The body of José Isidro Tendetza Antún, the leader of the Shuar people who had not been seen since 28 November, was found on 2 December floating in the Zamora River in south-eastern Ecuador. José Tendetza was initially buried without having been identified and without his family being notified. After complaints by his family and other members of the Yanua kim community, his body was exhumed and a second autopsy conducted. Although the official results of the autopsy are still pending, it appears he was asphyxiated. An investigation into his death is being carried out by a local prosecutor and by a commission created by the Ministry of the Interior.
The Indigenous leader, who was well-known for his activism against mining projects in the area, had been on his way to the UN Climate Change Conference in the Peruvian capital, Lima, to present his concerns about the construction of the Mirador mining project in his community. According to the Ecuadorian human rights organization INREDH, José Tendetza had been constantly targeted and harassed since 2009 due to his campaign. In 2012 his house and crops were also reportedly burned and destroyed. All this was reported to the local police station in Pangui, Zamora province, but no one was ever brought to justice.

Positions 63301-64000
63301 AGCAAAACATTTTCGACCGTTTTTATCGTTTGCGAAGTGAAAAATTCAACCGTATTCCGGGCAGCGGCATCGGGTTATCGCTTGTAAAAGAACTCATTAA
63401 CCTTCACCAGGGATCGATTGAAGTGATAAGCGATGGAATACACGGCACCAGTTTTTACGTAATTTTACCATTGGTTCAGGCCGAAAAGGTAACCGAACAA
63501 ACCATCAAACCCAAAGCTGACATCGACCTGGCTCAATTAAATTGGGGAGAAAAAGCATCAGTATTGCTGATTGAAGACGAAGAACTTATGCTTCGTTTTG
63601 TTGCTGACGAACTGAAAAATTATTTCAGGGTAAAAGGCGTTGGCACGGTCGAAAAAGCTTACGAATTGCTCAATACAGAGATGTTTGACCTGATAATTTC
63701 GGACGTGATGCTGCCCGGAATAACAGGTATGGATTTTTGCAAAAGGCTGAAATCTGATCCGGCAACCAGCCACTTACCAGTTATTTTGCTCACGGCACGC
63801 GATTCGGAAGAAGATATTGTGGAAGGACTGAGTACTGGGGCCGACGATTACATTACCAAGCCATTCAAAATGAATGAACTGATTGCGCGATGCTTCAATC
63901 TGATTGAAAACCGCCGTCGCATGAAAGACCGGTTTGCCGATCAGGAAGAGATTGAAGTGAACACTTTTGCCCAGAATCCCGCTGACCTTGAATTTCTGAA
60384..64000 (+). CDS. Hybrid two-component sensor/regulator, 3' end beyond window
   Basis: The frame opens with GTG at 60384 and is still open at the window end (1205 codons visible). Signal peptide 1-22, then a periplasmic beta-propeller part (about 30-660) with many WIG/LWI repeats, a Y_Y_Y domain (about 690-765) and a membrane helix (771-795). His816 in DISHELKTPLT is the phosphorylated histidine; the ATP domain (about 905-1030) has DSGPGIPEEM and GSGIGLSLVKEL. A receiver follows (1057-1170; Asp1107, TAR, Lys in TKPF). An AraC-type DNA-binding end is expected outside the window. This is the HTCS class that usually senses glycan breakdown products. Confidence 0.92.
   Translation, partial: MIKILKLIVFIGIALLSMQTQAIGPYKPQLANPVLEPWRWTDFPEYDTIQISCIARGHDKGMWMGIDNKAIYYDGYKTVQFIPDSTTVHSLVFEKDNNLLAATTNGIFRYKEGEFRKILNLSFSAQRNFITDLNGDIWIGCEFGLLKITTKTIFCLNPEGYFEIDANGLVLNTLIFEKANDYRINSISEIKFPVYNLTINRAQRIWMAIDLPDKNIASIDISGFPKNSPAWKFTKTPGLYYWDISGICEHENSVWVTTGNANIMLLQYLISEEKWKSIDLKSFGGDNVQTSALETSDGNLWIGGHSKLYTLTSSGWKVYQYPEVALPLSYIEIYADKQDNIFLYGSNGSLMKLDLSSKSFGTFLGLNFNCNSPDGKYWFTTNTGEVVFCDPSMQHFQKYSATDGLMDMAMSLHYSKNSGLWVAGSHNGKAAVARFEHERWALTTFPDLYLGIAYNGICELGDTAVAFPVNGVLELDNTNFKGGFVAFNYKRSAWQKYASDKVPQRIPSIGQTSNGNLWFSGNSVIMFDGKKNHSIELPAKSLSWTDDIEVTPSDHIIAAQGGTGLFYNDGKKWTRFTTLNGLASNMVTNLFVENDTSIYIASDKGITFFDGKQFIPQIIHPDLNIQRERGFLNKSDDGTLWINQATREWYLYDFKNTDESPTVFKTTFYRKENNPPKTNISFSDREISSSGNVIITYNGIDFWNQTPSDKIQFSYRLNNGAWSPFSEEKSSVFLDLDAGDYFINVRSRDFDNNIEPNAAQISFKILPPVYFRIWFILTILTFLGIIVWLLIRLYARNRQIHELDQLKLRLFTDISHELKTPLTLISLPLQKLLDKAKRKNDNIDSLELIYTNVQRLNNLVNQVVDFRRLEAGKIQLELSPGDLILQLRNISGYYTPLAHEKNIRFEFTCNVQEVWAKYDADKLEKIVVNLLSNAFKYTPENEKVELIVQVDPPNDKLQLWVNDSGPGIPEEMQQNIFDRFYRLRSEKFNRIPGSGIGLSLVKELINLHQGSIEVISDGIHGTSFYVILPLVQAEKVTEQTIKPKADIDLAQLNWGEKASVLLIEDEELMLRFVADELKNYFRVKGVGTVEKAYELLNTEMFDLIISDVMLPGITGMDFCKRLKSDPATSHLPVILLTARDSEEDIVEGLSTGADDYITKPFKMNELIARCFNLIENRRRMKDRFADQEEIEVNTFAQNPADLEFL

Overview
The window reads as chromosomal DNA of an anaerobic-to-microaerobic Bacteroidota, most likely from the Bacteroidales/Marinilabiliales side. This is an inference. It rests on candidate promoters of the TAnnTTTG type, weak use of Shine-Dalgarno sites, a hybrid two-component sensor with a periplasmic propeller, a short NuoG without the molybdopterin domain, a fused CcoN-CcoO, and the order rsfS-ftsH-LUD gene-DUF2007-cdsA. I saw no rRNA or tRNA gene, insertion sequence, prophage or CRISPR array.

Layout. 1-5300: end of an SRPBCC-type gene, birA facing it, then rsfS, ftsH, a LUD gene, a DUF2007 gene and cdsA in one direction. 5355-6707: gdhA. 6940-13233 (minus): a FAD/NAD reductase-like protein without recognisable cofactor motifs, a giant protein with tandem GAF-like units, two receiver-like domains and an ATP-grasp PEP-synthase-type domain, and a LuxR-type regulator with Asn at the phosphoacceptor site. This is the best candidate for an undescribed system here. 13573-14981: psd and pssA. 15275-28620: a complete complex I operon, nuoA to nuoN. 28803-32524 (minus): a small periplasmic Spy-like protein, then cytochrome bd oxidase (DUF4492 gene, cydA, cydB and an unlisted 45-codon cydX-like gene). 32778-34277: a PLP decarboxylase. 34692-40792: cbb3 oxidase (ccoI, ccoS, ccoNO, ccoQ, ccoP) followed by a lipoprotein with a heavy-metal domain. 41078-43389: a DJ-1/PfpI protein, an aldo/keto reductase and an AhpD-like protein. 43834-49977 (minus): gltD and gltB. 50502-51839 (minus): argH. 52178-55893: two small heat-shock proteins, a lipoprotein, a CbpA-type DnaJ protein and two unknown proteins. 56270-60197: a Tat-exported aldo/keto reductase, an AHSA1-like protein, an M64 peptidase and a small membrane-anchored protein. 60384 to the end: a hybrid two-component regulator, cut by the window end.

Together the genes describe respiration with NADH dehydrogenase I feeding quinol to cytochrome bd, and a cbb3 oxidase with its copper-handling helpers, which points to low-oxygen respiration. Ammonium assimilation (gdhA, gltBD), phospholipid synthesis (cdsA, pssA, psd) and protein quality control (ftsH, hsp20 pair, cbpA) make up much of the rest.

Police raided José Tendetza’s home, in the Yanua kim community, Zamora Chinchipe province, on 10 December as part of the investigation into his murder. The Yanua kim community claim they felt threatened by the attitude of the police forces, and they and other Indigenous leaders who have spoken out against extractive projects on their lands, fear they are in danger.